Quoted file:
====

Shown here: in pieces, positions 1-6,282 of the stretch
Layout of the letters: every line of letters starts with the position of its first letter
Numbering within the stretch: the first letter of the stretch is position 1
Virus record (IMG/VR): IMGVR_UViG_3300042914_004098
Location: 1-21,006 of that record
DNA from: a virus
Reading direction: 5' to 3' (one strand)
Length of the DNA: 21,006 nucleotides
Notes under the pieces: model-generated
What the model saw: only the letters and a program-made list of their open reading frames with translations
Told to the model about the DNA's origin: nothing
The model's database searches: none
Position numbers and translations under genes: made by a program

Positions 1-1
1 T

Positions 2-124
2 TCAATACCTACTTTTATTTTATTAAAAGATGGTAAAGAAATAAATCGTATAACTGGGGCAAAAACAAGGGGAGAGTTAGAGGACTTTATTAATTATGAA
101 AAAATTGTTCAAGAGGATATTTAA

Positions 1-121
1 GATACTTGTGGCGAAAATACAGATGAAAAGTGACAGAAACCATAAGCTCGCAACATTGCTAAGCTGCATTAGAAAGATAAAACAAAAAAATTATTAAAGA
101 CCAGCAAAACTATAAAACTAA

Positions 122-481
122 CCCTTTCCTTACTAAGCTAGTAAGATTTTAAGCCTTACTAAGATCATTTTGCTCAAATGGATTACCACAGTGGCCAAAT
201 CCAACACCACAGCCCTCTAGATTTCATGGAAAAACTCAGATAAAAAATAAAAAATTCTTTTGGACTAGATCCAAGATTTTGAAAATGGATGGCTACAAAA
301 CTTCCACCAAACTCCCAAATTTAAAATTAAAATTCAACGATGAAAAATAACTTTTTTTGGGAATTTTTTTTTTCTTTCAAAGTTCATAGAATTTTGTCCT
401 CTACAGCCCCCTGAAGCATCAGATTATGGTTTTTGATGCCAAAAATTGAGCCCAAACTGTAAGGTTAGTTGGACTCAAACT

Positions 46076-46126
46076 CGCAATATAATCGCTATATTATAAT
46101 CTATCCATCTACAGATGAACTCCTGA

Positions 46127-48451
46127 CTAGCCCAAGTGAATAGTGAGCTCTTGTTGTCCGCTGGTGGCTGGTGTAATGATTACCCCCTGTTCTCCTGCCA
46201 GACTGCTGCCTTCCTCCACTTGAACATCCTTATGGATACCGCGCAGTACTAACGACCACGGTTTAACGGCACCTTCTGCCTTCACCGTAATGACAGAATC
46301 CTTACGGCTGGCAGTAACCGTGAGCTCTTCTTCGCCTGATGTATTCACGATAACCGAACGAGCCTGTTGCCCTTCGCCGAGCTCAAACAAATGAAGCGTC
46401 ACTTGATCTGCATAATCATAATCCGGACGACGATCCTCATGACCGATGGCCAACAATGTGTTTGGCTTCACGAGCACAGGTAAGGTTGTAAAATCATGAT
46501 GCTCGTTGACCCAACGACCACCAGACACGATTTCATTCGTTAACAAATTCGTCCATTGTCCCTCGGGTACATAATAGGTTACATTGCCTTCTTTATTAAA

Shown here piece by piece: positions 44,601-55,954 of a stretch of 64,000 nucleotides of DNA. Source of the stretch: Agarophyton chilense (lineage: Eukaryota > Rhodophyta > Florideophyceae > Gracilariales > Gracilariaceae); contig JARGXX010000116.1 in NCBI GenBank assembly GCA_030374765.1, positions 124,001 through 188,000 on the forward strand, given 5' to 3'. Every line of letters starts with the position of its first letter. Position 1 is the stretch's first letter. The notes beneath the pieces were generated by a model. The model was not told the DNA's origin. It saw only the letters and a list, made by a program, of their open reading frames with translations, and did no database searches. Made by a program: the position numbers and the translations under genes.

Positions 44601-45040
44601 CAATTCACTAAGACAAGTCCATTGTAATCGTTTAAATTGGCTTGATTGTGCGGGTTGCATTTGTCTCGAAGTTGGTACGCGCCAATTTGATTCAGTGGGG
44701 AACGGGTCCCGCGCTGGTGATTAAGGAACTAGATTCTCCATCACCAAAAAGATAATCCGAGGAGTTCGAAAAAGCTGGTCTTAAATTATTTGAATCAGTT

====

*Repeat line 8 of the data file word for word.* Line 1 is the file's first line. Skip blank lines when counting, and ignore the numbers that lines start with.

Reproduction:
Length of the DNA: 21,006 nucleotides